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Tortilla chips, margaritas and chili con carne are now well-known around the world." --- Houston Post, 6 part series, all online: Los Angeles Times Cookbook: Old Time California, Mexican and Spanish Recipes  History & evolution: Recommended books: America's First Cuisines, Sophie D.
Coe American Food: The Gastronomic Story, Evan Jones [chapter III "Padres and Conquistadores"] Cuisines of Mexico, Diana Kennedy Encyclopedia of American Food and Drink, John F.
Kennedy and her friends in the food community began referring to Americanized Mexican food as "Tex-Mex," a term previously used to describe anything that was half-Texan and half-Mexican.
Texas-Mexican restaurant owners considered it an insult.
These of Veracruz are very much like the churros of Spain, but flavored with aniseeds, and served with a syrup." ---The Cuisines of Mexico, Diana Kennedy [Harper Row: New York] 1972 (p.
329-330) About churros "At every Spanish festival or carnival, one is sure to find a huge cauldron of bubbling oil where Churros are quickly fried, shaped into loops, and threaded into reeds that are then knotted for easy carrying.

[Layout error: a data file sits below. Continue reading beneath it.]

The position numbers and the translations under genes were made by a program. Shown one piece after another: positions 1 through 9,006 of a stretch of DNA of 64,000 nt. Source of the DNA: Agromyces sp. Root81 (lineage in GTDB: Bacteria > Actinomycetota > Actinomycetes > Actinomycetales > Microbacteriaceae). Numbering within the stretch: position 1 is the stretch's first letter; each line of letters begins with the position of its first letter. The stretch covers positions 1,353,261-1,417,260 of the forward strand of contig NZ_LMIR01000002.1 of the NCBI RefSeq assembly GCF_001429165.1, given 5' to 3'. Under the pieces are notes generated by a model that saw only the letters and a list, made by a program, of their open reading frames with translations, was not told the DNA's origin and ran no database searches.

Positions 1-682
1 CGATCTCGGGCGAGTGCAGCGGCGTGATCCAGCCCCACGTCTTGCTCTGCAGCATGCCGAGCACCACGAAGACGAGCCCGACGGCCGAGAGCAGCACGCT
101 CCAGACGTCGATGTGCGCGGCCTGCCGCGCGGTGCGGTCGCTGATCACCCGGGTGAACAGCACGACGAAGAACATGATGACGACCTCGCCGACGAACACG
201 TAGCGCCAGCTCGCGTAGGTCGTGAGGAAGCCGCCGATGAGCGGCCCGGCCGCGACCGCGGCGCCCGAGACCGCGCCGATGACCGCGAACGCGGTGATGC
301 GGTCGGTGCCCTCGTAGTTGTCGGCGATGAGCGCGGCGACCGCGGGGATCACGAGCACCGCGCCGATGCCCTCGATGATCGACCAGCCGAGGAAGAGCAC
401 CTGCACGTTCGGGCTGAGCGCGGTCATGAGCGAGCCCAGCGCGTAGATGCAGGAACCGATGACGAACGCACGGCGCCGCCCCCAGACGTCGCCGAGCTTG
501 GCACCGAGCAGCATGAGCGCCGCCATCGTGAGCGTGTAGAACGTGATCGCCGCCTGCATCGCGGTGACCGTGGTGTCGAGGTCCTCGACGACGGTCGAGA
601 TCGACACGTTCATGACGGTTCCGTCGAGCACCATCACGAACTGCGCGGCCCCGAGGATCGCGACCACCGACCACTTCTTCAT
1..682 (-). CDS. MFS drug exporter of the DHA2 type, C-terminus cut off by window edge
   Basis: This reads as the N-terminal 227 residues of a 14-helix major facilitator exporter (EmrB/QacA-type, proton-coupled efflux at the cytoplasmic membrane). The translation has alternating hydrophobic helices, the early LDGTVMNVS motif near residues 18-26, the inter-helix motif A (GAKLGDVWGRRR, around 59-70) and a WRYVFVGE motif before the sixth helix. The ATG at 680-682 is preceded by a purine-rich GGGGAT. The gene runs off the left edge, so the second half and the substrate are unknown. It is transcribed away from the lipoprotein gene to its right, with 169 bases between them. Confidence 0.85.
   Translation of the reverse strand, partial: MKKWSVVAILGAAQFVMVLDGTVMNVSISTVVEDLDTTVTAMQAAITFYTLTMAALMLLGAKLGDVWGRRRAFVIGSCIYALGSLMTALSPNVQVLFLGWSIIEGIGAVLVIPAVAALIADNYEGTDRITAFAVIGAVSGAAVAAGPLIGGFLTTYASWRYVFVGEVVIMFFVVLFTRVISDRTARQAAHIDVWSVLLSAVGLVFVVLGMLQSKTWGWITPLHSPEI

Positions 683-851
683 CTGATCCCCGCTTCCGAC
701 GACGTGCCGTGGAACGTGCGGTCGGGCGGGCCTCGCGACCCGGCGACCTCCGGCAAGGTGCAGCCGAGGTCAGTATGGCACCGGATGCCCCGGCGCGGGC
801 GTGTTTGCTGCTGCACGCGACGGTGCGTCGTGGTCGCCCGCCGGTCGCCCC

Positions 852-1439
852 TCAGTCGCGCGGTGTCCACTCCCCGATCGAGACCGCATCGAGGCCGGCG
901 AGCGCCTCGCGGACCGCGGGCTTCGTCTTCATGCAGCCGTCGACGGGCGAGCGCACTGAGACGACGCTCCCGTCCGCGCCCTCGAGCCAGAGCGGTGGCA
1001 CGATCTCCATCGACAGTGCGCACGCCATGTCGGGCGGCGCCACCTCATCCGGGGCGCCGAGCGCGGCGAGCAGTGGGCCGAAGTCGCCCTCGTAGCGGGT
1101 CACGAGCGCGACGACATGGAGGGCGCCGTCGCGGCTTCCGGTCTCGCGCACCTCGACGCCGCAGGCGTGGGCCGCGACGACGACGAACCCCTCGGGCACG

Tex Mex, as we Americans know it today, is a twentieth century phenomenon.
Dictionaries and food history sources confirm the first print evidence of the term "Tex Mex" occured in the 1940s.
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One Tex-Mex item that may someday rival the pizza as an extraordinarily successful ethnic dish is the fajita...introduced at Ninfa's in Houston on July 13, 1973, as tacos al carbon.
No one knows when or where it acquired the name fajita, which means girdle' or'strip' in Spanish and refers to the skirt steak originally used in the preparation...
In many parts of Mexico bunuelos are made of a stiffer dough, which is rolled out thin anywhere up to 12 inches in diameter and then fried crisp and staked up ready for use.
In Uruapan..are broken into small pieces and heated\ quickly in a thick syrup of piloncillo, the raw sugar of Mexico.
These foods were introduced to Mexico by Spanish settlers.